Special Techniques and Case Studies

 

WHEN NOT TO TREAT

 This patient was referred to me for a Class II malocclusion on the right side.  There was mild crowding and her chin was deviated to her left.  The patient was happy with her smile.  The dentist sent her to me because her front teeth didn’t touch when she bit down.

Diagnostic records were obtained.  The records included articulator mounted models which shows the bite when the jaw joints are in the correct alignment.  The top photo below photo shows how the bite looks when the patient bites normally.  In this top photo the jaw joint is not in alignment. The bottom photo shows what the bite looks like when the jaw joint is aligned correctly.  So essentially this young woman has two bites.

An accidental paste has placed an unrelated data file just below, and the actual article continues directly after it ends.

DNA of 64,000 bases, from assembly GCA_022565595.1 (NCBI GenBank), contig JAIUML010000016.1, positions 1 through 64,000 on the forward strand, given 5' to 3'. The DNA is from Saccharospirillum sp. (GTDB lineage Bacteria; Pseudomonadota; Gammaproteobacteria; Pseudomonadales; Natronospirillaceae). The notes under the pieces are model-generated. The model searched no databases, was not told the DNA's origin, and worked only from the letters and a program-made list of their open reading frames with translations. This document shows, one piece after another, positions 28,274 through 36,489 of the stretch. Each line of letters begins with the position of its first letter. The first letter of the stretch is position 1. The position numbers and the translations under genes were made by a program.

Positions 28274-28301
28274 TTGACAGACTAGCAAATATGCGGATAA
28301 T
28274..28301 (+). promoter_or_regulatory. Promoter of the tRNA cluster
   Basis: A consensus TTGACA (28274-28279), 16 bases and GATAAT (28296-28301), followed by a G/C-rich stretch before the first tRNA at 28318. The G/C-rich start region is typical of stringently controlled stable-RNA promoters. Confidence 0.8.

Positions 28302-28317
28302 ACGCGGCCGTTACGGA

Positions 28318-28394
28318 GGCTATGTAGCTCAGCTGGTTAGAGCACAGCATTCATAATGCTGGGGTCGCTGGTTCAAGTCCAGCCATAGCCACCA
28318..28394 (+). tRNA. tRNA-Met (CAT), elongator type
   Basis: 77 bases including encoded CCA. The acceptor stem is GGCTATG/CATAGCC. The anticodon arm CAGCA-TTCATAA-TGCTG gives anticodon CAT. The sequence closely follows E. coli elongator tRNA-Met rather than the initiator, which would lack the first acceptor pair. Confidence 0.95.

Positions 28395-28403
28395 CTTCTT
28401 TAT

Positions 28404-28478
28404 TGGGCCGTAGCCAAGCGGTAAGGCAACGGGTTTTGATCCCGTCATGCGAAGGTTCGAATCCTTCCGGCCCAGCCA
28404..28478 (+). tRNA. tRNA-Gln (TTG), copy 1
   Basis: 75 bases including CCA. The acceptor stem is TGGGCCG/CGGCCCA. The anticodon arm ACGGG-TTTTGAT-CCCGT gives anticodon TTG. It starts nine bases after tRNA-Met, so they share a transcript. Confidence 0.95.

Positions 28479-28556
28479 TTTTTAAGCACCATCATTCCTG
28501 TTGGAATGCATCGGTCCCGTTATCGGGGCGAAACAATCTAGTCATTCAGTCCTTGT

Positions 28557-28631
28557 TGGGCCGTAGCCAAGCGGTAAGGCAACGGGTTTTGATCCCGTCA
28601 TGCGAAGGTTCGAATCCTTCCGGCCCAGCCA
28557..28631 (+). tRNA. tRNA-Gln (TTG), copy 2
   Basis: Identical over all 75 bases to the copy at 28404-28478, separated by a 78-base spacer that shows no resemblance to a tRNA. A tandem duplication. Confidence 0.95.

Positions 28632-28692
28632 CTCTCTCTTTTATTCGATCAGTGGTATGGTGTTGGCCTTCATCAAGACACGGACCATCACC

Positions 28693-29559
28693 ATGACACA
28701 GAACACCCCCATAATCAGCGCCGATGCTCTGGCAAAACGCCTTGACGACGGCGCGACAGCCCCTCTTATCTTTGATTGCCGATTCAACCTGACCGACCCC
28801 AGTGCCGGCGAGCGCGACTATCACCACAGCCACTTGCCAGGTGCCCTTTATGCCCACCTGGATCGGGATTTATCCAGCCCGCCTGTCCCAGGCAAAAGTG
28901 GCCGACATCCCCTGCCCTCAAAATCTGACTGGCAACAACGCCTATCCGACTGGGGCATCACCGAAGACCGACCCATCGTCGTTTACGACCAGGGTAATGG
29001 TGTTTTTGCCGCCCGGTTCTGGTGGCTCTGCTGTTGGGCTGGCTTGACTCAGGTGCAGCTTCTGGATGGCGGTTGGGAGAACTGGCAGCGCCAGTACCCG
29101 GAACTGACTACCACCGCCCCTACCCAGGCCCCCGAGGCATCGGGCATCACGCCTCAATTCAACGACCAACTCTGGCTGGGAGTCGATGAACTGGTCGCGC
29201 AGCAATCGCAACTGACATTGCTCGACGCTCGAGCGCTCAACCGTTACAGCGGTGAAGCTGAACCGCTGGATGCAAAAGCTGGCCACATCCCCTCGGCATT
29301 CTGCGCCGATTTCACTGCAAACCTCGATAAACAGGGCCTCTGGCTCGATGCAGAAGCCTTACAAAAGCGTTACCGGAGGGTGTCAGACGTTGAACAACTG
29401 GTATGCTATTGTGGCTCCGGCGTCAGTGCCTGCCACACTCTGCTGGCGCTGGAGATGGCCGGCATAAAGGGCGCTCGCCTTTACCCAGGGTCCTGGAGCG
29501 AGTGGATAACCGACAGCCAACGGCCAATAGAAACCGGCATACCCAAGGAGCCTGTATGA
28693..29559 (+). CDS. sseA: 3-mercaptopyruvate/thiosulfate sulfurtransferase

When you put braces on a patient like this, the bite gets worse.  You can’t determine this will happen by just looking in the patient’s mouth before putting on  braces.  In other words, with my mounted models, I was able to determine that we were dealing with a larger problem than was initially apparent.  The options (with braces) then became:

  • Hang a rubber band or a spring on the left side and pull the lower jaw forward and further out of alignment.
  • Remove an upper bicuspid and compensate for the bite problem with braces.
  • Jaw Surgery
  • NOTHING…  DING DING DING DING!

 This patient had perfectly healthy joints and muscles and almost zero wear.  She was happy with her smile.  She had a good bite of her back teeth and the eye teeth worked fine when she chewed.  Why treat a perfectly healthy and esthetic situation.  Orthodontics could make her bite and joint health worse.  I have spent a great part of my career learning to detect these types of problems BEFORE starting orthodontic treatment.  Relatively few orthodontists have this type of training. 

Some of the happiest patients I have ever had are those for whom I say they don’t NEED orthodontics!